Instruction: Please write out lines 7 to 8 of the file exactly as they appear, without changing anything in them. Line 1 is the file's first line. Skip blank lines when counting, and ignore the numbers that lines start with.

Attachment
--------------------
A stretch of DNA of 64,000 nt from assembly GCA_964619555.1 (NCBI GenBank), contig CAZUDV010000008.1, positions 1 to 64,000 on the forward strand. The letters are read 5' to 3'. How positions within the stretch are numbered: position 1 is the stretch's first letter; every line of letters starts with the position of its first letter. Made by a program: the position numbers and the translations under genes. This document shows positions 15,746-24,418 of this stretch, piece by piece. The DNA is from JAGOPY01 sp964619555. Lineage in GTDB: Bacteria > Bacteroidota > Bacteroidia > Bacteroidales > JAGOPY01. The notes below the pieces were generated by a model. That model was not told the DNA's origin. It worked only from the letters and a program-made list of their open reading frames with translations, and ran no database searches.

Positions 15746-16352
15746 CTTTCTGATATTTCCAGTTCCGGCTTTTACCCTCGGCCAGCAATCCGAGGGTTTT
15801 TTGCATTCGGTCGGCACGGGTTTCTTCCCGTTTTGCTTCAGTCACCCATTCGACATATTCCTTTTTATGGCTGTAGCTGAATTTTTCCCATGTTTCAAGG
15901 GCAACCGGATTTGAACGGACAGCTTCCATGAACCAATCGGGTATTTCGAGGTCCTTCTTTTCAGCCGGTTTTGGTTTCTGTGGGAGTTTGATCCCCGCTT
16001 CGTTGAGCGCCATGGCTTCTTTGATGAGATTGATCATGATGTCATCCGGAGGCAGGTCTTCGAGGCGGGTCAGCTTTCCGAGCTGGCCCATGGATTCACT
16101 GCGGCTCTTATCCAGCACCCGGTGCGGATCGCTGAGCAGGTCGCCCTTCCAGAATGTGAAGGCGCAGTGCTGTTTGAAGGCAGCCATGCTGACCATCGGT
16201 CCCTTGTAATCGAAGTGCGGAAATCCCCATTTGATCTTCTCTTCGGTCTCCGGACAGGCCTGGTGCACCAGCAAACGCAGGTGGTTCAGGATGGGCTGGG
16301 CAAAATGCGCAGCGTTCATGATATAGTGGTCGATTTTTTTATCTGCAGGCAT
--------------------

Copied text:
16101 GCGGCTCTTATCCAGCACCCGGTGCGGATCGCTGAGCAGGTCGCCCTTCCAGAATGTGAAGGCGCAGTGCTGTTTGAAGGCAGCCATGCTGACCATCGGT
16201 CCCTTGTAATCGAAGTGCGGAAATCCCCATTTGATCTTCTCTTCGGTCTCCGGACAGGCCTGGTGCACCAGCAAACGCAGGTGGTTCAGGATGGGCTGGG